Let me introduce to you a noteworthy slice of California’s job market – the dissatisfied worker.
It’s this good-sized group of unhappy Californians that helps explain consumer jitters, despite a largely healthy economy. You’ll find them, statistically speaking, in a gap between two job-market benchmarks.
Here’s the math: California’s official unemployment rate averaged 4.2% in the 12 months ended in June. In the same period, a very broad measure of statewide joblessness was 8.7%.
Remember, joblessness is measured by the US Bureau of Labor Statistics, which polls workers. The key difference between these two workplace yardsticks is two groups: “discouraged” workers – the people who are not in the official workforce but who would work if offered a job – and the “underemployed” workers – those folks with part-time gigs who want full-time work.
My trusty spreadsheet found California’s 4.5-percentage point gap between these two rates to be the largest among the states.
Next in the dissatisfaction rankings comes Alaska with a 4.3-point gap, then New York at 4.2, New Jersey at 4.1 and Connecticut at 3.9. The smallest spread was found in Vermont and North Dakota, both at 1.6. California’s big rivals Texas and Florida had 3.3-point gaps.
High worker dissatisfaction is nothing new to California.
This gap has averaged 6.3 points over 20 years – again, the largest among the states – ahead of Oregon at 6.2, Nevada at 5.9, Washington at 5.8 and Michigan at 5.7. The lows were found in Vermont and North Dakota at 1.6. Texas was 4.5, Florida had 5.6.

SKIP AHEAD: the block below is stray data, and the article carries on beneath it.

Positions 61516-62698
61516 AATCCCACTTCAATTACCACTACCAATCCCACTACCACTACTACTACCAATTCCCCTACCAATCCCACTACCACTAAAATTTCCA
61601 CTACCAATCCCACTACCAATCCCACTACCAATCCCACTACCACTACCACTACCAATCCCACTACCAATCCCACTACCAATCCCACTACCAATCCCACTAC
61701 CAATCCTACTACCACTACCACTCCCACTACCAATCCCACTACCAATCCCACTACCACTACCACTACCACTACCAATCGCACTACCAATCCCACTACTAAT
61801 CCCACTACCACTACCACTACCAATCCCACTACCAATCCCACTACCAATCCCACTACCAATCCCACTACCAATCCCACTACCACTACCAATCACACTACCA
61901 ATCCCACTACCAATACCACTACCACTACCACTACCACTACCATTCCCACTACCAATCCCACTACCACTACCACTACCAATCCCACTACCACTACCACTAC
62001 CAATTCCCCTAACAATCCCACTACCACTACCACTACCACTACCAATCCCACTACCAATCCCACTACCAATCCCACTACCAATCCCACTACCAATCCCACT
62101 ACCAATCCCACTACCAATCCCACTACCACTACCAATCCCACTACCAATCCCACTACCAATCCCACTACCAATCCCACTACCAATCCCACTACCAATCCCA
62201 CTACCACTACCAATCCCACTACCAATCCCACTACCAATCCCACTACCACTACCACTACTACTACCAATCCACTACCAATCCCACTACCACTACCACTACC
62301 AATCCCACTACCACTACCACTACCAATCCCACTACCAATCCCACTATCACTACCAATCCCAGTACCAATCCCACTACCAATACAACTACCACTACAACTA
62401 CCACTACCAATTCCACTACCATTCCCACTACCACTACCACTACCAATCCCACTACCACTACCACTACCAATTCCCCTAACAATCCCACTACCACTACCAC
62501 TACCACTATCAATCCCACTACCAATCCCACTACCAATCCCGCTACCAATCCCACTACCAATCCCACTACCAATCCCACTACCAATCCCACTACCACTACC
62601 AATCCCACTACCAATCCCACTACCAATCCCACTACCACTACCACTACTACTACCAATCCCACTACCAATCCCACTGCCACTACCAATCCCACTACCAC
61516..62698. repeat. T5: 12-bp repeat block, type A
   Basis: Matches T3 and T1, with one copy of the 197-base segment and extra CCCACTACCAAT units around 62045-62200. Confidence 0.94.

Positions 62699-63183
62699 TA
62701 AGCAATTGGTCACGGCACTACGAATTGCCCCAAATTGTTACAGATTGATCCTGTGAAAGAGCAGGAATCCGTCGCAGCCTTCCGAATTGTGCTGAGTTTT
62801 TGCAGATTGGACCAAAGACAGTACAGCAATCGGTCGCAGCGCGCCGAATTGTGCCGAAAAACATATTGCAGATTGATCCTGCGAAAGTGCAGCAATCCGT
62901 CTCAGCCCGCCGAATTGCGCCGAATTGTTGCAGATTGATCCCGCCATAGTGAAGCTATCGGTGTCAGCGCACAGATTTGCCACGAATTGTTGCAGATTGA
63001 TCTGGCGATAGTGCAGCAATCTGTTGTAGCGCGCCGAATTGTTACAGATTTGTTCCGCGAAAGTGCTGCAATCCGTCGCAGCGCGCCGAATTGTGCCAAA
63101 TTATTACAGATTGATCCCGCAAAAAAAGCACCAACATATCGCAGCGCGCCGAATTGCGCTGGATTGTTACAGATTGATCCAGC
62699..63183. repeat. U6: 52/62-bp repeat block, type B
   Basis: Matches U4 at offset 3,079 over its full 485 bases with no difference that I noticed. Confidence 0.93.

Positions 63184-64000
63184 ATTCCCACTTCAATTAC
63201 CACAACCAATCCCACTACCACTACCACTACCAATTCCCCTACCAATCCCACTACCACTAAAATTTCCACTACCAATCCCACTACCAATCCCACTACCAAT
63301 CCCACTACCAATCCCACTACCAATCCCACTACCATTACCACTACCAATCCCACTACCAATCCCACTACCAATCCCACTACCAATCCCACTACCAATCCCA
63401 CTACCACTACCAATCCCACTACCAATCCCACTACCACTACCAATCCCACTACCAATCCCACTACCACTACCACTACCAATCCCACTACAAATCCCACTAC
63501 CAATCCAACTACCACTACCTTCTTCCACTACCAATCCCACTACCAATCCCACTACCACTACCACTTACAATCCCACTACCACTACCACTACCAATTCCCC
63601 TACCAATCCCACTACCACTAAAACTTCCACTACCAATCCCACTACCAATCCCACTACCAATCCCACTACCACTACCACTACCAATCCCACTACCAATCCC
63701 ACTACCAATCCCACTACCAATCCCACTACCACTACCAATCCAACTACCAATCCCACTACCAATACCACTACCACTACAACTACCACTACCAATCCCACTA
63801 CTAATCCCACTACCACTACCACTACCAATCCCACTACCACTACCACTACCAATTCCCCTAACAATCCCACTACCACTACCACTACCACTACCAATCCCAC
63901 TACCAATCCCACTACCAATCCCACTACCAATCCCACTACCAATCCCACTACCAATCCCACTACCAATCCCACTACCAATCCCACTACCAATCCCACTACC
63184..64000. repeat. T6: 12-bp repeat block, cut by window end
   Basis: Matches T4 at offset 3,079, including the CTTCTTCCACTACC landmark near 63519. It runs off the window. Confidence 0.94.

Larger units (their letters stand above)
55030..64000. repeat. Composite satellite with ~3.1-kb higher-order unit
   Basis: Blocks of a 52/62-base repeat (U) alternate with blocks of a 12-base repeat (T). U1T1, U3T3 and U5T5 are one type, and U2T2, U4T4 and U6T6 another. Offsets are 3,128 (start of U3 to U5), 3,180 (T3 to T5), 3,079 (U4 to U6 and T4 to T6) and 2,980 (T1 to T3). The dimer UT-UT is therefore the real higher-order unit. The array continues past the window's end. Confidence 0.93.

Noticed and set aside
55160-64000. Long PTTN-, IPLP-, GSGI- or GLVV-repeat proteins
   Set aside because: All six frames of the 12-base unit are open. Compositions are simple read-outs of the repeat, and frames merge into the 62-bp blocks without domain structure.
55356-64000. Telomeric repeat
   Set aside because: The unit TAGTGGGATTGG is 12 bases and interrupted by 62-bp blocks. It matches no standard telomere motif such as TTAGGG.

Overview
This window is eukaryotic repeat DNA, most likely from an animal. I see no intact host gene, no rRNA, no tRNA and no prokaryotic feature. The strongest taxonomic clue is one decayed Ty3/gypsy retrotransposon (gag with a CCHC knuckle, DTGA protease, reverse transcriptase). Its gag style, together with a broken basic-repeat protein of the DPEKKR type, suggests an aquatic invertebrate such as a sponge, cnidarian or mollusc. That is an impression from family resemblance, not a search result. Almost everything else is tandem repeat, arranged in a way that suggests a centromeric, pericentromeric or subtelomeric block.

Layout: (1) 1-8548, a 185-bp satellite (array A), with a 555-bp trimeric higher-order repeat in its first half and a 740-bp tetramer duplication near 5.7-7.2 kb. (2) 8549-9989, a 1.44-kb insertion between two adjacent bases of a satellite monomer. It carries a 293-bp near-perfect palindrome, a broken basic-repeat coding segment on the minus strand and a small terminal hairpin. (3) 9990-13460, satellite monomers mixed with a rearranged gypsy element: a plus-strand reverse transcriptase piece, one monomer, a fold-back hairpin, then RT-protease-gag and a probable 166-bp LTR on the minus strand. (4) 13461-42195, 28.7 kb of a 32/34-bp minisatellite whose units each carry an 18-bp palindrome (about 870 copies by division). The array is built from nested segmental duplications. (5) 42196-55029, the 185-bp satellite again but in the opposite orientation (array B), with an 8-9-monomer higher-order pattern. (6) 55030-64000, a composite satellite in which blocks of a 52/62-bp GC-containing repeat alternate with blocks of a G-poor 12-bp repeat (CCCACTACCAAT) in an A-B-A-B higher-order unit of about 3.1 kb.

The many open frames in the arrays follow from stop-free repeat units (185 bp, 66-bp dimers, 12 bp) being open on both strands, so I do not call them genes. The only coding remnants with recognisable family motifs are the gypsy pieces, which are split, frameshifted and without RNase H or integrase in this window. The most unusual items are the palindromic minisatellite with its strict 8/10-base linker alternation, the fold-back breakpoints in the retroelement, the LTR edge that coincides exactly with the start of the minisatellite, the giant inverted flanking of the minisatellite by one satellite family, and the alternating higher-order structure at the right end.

The good news is that dissatisfaction is down statewide and across most of the nation, by this measurement.
California’s gap shrank by 0.3 points in the past year, one of 33 states with drops. The biggest dip was in Hawaii, off 1.5 points, then Pennsylvania and Mississippi, off 1.3. The largest increase was in New Jersey, up 0.9, then Maine, up 0.8. Texas was off 0.1 points, Florida was up 0.1.
Looking longer-term – comparing June to 20-year averages – California dissatisfaction was down 1.8 points, the No. 25 decline among the states. Dissatisfaction in all states is running below historical norms.
Michigan had the biggest drop, down 3.2 points from its average. Next were Mississippi, Washington, and Oregon at 2.9. The smallest improvement was the District of Columbia and New Jersey, off 0.5 points. Texas improved by 1.2 points, Florida, 2.3.
Despite all the talk about worker shortages and employees’ willingness to quit due to plentiful job opportunities, a significant slice of the workforce remains dissatisfied.
This numerical chasm helps explain the queasy financial feelings that don’t align with other business numbers suggesting a robust economy.
Yes, there’s high inflation, domestic political tensions and two wars overseas. A wobbly job market doesn’t help.
For example, look at the anxieties found in consumer confidence as measured by the Conference Board.
California shoppers’ optimism fell 4% during the year ended in October. It was flat nationwide. Texans were 1% more confident while Floridian optimism fell 3%.
Jonathan Lansner is the business columnist for the Southern California News Group. He can be reached at [email protected]